'Cambridge, 38' Withstands Snow, Rain and Students
But New Haven R.R. Is a Problem
"The Persian messengers travel with a velocity which nothing human can equal. . . . Neither snow, nor rain, nor heart, nor darkness are permitted to obstruct their speed."--Herodotus, Book Seven.
Now while the average Cambridge postman knows very little about Persian messengers or even about Herodotus, it should be fairly obvious from the above quotation that he has something in common with the former and is somewhat in debt to the latter.
In this country, Herodotus' phrase has been slightly rewritten to conform to the more heroic conception of a courageous courier who fights his way through the cold, black night to bring the news to a last outpost of civilization. "Neither snow, nor rain, nor heat, nor gloom of night stays these couriers from the swift completion of their appointed rounds," is the popular adaptation of Herodotus' words, which, although certainly discriminatory towards Persian messengers, has been inscribed atop the main Post Office Building in New York City.
In Cambridge, the post is not quite so ostentatious. One local carrier puts it quite simply, "The letters have got to be delivered somehow." They do indeed, and for the students at Harvard and Radcliffe, they are delivered by the Cambridge 38, Post Office, located on Mount Auburn Street just below Brattle Square. Most students have probably never been inside this building, or if they have it was only to look over the fascinating Rogue's Gallery of wanted desperadoes which covers the bulletin board and buy a stamp or two. But behind the row of barred clerk windows, Cambridge operations of the world's largest public utility are carried out with a considerable degree of efficiency.
Cambridge, 38 is one of 93 branches of the main Post Office building in Boston. Although under the jurisdiction of the central control, it is largely autonomous with regards to most of the actions involved in mail-delivering procedure. Its area of distribution is the largest of all Cambridge postal districts, extending from the Charles River to North Cambridge and Somerville, and from Belmont to Dana Street and Putnam Avenue.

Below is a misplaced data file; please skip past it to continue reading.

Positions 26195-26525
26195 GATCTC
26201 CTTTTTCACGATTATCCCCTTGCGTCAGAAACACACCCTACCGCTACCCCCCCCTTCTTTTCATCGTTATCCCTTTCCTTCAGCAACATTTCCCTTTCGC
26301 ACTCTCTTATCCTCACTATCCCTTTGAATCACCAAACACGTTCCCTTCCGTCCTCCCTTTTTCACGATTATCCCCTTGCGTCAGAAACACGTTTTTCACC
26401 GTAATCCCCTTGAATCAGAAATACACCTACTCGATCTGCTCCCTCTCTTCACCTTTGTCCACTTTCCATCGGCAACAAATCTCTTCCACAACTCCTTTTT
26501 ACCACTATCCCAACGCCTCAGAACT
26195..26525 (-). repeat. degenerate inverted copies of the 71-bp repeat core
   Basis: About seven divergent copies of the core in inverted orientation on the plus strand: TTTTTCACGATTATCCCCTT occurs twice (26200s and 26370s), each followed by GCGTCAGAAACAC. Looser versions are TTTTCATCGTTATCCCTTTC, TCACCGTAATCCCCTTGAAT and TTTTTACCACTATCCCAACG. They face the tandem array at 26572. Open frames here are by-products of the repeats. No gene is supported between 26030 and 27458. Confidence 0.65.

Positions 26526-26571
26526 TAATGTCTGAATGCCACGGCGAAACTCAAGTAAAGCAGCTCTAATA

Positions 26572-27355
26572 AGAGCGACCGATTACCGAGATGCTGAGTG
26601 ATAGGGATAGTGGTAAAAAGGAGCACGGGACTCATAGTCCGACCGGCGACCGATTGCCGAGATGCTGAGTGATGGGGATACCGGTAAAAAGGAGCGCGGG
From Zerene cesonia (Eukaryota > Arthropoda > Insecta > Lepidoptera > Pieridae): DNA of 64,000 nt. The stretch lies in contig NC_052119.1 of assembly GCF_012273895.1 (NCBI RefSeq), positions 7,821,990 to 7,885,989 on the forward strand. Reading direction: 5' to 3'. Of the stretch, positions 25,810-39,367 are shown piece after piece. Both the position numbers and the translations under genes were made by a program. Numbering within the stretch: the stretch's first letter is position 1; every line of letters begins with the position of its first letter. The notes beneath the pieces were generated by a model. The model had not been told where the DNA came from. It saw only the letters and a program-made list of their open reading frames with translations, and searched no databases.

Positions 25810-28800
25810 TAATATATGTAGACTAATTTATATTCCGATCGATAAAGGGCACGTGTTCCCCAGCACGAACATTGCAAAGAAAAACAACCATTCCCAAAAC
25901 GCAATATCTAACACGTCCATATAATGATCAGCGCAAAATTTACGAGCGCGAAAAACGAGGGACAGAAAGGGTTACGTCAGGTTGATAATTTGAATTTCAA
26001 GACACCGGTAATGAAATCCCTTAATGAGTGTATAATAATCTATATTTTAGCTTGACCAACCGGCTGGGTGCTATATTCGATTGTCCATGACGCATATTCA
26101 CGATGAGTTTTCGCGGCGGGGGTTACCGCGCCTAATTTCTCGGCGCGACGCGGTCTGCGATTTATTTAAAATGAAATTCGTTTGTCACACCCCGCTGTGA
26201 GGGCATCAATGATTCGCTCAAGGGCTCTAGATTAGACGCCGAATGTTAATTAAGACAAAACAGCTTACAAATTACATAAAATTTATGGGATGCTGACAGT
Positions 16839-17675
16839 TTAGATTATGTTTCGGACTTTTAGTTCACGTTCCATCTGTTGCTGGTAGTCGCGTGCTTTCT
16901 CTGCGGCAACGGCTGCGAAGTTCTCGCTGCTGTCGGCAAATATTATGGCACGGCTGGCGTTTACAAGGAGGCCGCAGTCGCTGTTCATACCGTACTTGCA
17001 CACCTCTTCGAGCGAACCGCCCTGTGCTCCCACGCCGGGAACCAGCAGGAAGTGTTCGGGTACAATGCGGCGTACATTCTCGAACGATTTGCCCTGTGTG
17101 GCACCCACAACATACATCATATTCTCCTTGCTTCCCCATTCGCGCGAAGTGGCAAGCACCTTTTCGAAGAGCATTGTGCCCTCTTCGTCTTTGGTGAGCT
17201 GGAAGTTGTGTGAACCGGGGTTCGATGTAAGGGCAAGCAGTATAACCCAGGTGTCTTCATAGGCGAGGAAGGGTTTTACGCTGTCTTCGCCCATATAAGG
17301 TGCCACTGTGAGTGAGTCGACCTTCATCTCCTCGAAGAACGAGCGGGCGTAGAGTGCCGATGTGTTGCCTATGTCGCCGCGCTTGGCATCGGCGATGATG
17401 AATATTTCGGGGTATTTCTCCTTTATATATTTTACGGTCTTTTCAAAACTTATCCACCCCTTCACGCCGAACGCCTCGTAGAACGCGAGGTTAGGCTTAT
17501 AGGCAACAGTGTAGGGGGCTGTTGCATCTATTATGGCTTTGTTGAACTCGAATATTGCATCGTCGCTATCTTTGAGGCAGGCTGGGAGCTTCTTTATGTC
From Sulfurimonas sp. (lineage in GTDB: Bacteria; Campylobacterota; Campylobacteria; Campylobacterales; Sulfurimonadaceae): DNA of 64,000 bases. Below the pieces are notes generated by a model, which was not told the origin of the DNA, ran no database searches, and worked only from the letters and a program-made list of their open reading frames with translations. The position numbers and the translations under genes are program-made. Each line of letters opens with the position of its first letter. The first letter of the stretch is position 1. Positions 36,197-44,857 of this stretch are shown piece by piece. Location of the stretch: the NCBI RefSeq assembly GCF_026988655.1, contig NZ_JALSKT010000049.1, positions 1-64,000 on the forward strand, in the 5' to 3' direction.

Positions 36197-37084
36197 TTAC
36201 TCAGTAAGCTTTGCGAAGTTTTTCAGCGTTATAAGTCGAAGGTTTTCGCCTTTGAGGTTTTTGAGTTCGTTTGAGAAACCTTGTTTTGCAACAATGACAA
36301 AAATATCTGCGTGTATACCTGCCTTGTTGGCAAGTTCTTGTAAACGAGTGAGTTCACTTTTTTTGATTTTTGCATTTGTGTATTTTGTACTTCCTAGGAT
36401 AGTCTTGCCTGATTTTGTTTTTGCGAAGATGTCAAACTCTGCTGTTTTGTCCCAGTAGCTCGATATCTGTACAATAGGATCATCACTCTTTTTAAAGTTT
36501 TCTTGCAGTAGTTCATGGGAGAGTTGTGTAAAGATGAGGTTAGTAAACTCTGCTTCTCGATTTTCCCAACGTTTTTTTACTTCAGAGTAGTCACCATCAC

To cover this territory, the Post Office breaks it up into about 50 separate routes. When the mail bags arrive at the office in the morning, they are marked by their route number and taken over to the appropriate bench where the mail is further sorted into street divisions, with special sections for magazines, newspapers, and other mail too bulky to be put in with the letters. Most post offices do not have this special rack for breaking down the magazine mail down into street divisions, and indeed the Mount Auburn Street office is "very proud of this distinctive feature," according to Superintendent B. David DeLoury.
As for mail leaving the city, Cambridge, 38 merely bundles it and sends it to the main Cambridge Post Office in Central Square. Cambridge 39, or Cambridge A, as it is often called, handles the classification of the mail from there. With Parcel Post, however, the local office must deal with an unusually large number of packages, mainly because Harvard has so many students whose homes are at a considerable distance from Cambridge. These packages are put in sacks according to state or foreign destination, and three times a day are sent to the railway station for distribution.
Since one-quarter of the letters that come to Cambridge 38, are headed for the University, a large part of the office's man power is concerned with getting this mail distributed to the various parts of the University. There is one route devoted entirely to the Yard, and several routes contain parts of the Yard within their boundaries. One of these boasts a carrier who greets the students each morning in French, and although he can not be fairly described as the "average" mailman, he is certainly another one of the office's "distinctive features."
About ten more routes take care of the Houses and graduate section of the University.
Weld Finds Addresses
Many letters, however, are not marked with the student's room number or dormitory, and in this case, the Post Office sends the letters to the Information Office in Weld Hall, where the mail is addressed and returned to the Post Office which delivers it the next day.
With the exception, then, of the University Mail Service which handles the delivery of such things as term bills, office-to-office mail, and other purely intra-University deliveries, Harvard's mail is delivered solely by Cambridge, 38 branch office.